New England Security Day
Spring 2016

Registration | Poster List | Program | Venue & Travel | Policy | Organizers | Fall 2015

The next New England Security Day (NESD) will be held on Thursday, April 28, 2016, at Harvard University.

The goal of NESD is to bring together premier practitioners, researchers, students, and funding partners in security, in and around New England. NESD serves as an opportunity to share the latest advances, debate roadmaps and future directions, create new collaborations, and seek new opportunities.

Over 100 people are scheduled to attend, including researchers from: BAE Systems, BBN Technologies, Boston University, Brown University, Cigitas, Cisco, Colgate University, College of the Holy Cross, Cornell University, George Washington University, Guardian Project, Harvard University, IMDEA Software Institute, Keene State College, MIT, MIT Lincoln Laboratory, MITRE, New York University, Northeastern University, Robnett Consultants, RSA Labs, Stony Brook University, Tufts University, UMass Amherst, University of Connecticut, University of Vermont, Veracode, Worcester Polytechnic Institute, and Yale University.

[new!] Posters Abstracts and Presentation Abstracts


Coffee, juice, and pastries
Welcoming Remarks
Stephen Chong (Harvard University)

Participant talks: Session 1: Privacy, Games, and Anonymity


Participant talks: Session 2: Formal methods and Security

Coffee Break
    Joanne Pasquarelli
    Assistant General Counsel
    Office of the General Counsel
    Federal Bureau of Investigation 

Lunch (provided)

Panel: Security Education

Participant talks: Session 3

Coffee Break

Panel: Bitcoin

Participant talks: Session 4: Systems and Network Security

Closing Remarks
Brian Levine (UMass Amherst)


Registration and Call for Presentations and Posters

Registration is now open! Go to this website to register. The registration fee is $5. If you would like this fee waived, please contact Christos Dimoulas.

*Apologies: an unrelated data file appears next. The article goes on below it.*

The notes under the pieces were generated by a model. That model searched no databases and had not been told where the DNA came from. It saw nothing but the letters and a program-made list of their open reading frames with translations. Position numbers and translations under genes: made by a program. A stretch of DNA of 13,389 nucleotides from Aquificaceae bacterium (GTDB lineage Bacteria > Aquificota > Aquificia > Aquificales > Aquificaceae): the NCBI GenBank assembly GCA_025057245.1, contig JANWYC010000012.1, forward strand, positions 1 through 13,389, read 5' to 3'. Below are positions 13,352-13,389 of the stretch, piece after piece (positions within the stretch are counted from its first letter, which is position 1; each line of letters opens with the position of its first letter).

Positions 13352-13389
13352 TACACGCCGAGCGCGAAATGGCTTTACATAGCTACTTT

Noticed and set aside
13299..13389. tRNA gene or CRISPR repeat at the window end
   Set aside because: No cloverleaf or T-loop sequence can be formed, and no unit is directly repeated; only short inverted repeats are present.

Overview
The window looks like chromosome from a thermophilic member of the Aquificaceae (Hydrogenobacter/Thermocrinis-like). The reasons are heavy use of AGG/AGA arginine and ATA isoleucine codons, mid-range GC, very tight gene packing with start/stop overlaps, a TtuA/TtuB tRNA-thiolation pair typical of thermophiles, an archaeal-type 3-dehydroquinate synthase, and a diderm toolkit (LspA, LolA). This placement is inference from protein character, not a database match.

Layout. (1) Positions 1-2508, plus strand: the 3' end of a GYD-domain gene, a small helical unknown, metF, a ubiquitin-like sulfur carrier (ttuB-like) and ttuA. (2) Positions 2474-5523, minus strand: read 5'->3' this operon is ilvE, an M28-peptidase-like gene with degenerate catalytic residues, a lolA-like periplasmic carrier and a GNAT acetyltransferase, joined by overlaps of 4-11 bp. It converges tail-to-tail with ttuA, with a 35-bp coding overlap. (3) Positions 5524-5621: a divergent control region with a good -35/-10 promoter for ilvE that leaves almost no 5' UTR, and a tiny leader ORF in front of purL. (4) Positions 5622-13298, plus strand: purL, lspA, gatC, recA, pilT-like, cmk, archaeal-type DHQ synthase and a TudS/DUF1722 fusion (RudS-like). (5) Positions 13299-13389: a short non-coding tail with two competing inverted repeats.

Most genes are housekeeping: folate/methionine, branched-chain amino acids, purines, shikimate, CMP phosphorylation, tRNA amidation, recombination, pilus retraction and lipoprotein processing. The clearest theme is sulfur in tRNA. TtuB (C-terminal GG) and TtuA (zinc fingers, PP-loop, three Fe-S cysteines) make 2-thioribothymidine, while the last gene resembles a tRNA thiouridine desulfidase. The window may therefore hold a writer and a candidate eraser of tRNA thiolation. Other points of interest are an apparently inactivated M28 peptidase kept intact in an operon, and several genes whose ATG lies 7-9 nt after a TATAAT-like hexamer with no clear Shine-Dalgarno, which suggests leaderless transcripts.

We would also like to invite you to submit presentation proposals. We are interested in all presentations that concern research on computer security. NESD presentations do not need to be about polished or complete results. Proposals for presentations of preliminary work, progress reports on ongoing projects, useful lessons from research that has failed, and tool demos are also welcomed at NESD. If you would like to present at NESD, please email Christos Dimoulas on or before April 1 with a title, presenter and affiliation, and a short abstract.

There are 12 slots for presentations in the schedule. If we have more presentation proposals than slots, we will select presentations based on the diversity of the participants' talks, and appeal to a broad audience.

Each slot is 15 minutes long. However, we would like to use an unconventional slot structure. Each speaker will be given 8 minutes to present their material (strict). Then for 4 minutes, members of the audience will form groups of 3-5 people, discuss the talk, filter and form questions. The last 3 minutes of each slot will involve Q&A between the speaker and the audience. This structure encourages members of the audience to interact with each other and exchange opinions, and clarify their understanding of the talk. It is especially beneficial for students as it will allow them to interact with senior researchers. Moreover, the quality of questions filtered up to the speaker is improved.1